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Hays Free Press
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September 9, 2015     Hays Free Press
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September 9, 2015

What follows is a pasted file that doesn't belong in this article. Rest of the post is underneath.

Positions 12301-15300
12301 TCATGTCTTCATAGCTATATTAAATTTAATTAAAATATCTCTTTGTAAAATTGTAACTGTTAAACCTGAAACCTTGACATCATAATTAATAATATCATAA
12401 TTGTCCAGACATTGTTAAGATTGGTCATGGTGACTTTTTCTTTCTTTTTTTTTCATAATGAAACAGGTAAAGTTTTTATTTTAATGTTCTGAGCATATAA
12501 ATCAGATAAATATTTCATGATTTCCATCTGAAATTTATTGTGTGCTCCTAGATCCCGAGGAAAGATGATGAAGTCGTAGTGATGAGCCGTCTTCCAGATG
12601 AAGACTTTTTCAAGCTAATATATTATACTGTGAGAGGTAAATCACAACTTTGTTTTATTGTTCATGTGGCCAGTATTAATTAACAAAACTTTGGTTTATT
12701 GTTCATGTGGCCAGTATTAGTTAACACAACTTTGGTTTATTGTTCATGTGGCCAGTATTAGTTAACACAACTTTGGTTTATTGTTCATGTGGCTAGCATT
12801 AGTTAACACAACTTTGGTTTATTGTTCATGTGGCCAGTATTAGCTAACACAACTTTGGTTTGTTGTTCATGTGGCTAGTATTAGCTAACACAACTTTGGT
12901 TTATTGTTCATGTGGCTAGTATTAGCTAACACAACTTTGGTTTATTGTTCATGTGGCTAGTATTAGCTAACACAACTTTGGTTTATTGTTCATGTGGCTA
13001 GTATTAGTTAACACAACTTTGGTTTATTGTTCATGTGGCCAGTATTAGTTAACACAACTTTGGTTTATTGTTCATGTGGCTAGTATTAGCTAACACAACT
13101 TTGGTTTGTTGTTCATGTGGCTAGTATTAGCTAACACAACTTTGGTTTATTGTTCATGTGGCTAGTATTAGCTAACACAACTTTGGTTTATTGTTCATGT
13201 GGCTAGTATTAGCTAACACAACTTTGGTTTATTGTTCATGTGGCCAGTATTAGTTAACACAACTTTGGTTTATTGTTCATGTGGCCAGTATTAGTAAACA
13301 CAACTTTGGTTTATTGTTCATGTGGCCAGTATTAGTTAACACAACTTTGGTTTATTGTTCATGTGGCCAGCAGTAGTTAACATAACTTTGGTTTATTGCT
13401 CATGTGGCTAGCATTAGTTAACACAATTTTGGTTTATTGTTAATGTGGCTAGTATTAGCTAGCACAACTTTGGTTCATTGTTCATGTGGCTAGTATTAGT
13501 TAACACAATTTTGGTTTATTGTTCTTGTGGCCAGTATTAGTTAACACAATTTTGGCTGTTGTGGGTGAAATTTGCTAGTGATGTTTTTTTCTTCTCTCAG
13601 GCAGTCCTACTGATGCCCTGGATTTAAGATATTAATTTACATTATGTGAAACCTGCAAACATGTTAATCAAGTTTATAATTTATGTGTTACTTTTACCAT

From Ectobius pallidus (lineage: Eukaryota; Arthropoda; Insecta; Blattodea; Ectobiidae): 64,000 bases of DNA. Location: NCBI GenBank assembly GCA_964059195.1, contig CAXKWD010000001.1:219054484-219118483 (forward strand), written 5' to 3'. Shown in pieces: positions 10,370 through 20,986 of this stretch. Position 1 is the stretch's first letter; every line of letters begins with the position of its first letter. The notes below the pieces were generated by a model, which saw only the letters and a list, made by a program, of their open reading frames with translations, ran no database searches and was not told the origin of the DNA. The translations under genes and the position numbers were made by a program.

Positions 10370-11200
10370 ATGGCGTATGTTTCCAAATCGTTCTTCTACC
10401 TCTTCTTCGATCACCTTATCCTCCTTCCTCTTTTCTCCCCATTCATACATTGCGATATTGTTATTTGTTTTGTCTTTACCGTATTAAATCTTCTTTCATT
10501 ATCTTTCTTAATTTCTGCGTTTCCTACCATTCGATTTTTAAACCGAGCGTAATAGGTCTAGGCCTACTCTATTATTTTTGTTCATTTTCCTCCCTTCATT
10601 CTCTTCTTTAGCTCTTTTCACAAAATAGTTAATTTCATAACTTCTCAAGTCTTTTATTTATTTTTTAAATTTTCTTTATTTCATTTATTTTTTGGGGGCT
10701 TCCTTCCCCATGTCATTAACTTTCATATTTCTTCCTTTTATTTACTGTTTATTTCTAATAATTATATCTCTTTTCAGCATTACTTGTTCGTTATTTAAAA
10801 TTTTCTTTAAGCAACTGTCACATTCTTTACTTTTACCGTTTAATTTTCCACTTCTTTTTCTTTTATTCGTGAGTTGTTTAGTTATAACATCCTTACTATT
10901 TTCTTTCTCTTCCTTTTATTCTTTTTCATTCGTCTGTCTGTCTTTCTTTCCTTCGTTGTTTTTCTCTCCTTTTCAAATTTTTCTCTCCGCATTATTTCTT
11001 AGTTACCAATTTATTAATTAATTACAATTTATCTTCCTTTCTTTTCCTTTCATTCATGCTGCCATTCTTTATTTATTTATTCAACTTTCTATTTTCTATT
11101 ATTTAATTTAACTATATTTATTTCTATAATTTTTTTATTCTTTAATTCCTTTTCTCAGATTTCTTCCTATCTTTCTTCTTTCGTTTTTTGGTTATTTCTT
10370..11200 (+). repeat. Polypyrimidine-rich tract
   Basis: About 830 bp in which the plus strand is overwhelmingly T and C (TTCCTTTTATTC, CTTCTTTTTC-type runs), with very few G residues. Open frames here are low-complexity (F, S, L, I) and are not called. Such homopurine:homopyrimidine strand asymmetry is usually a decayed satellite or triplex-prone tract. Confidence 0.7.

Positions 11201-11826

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+ STORE SURVIVAL Fitness instructor gives a guide for shopping smart - Page 1C Hays Free Press September 9, 2015 Page 3B BY CYNDY SLOVAK-BARTON csb@haysfreepress.com Love of making art, teaching and traveling all came together this summer for Wallace Middle School art teacher Adrienne Simes. Simes, in her llth year at Hays CISD, spent her second consecutive sum- mer teaching art to local children in Costa Rica. The students, rang- ing in age from three to 14-years-old, attended classes twice a week. Most were local Carib- bean Spanish speakers, but others attended the classes as well. '~s I taught more classes, more kids would show up," Simes said. "(With) each class, more and more students at- tended." She said that most of the students were already attending other afterschool or afternoon classes and just showed up; others came because their parents were taking an English class in the same building. Simes said she did not get to set up the classes until after she arrived. She found the organi- zation through online research, but could not get in touch with the di- .... rectors until .she arrived in Puerto Viejo, Costa Rica. "I asked around town about wanting to teach art classes to local kids and was pointed in their direction," Simes said. "One day I went to talk to the main director and we made plans from there." With classes ranging from 15 to 35 students at a time, supplies were in demand. Simes brought most of the supplies her- self, but was limited in what she could bring by Adrienne Simes sits with students in Costa Rica. "The director cried when I handed her the for the kids; they couldn't believe it." airlines baggage weight limits - and her own funds. "I took personal art supplies, I was creat- ing art for myself and painted a few murals for local businesses as well. At the end of my journey, I donated these to the organization as well," Sime~said. ~' "I wish I could have taken more or would have shipped supplies beforehand as they were so excited to get things they have never used." Basing her purchases on what her students at Wallace Middle School like, Simes bought basic watercolors, metallic watercolors, oil pastels, paper, crayons, metallic markers and many nice paint brushes. "I think the two things they loved the most were "The director cried when I handed her the supplies and told her they were for the kids; they couldn't believe it." -Adrienne Simes, Wallace Middle SchOol teacher good paint brushes and donated the rest of her the oil pastels and metal- supplies to the school. lic watercolors," she said. "The director cried At the end of her time when I handed her the in Costa Rica, Simes supplies and told her COURTESY PHOTO supplies and told her they were they were for the kids; they coulnd't believe it." This is not Simes' first experience traveling abroad, so she knew what was needed. She first taught last year in Nica- ragua, where she taught with her fellow art teacher Amy Cigainero. "That experience was so rewarding that I really wanted to continue that work. I felt such pride in bringing art in many forms to kids and com- muinities in other coun- tries." Simes started learn- ing Spanish while in high school. "I then learned the most when I started to travel to Central American and was forced to adapt," she said. "The people there are very helpful and really give great time and energy to help those wanting to learn." While at Texas State University, Simes trav- elled abroad, studying art history and photogra- phy in Italy. But it wasn't until she began traveling again in recent years that she started teaching during travels. "I have always loved to travel and it wasn't until I started traveling a few years ago by myself that the notion of 'giving back' to the communi- ties I travel to came to me," she said. "I felt it was a nice way to leave my mark where I go." Simes said most of the students she has seen do not have the oppor- tunities to study art in structured classes. "I felt bad for the kids that they didn't have the opportunities to create art and learn and that within these communi- ties could be amazing artists that just didn't know it yet." Simes has a company, Destination Journey, through which she takes adults on adventure experiences in Central America. This year, the group went to an off- the-grid parmaculture farm in Costa Rica. This organization helps Simes get to a destination, and then she travels on her own or with friends for weeks around the retreat. In the end, it is the personal growth that seems to drive Simes, as she tries to raise money to take more materi- als, teach more classes -~o both students and adults. "It is an amazing feel- ing to give back. As a tourist and traveler most go to a destination and take, take, take, I wanted to change this. I wanted to leave a piece of myself that others could appre- ciate in the future." DRAWINGS BY CLAYCOMB ASSOCIATES, ARCHITECTS Schematic designs approved for new career and technology building As part of the 2014 bond package, voters approved just under $1.9 million expand Career and Technical Education (CTE) career pathway offerings in Hays CISD. This item includes, among other things, construction of a welding and construction technology/building trades building at Lehman High School. The Board approved the final sche- matic designs and construction documents for the building in August. The building is scheduled to open in 2016-2017.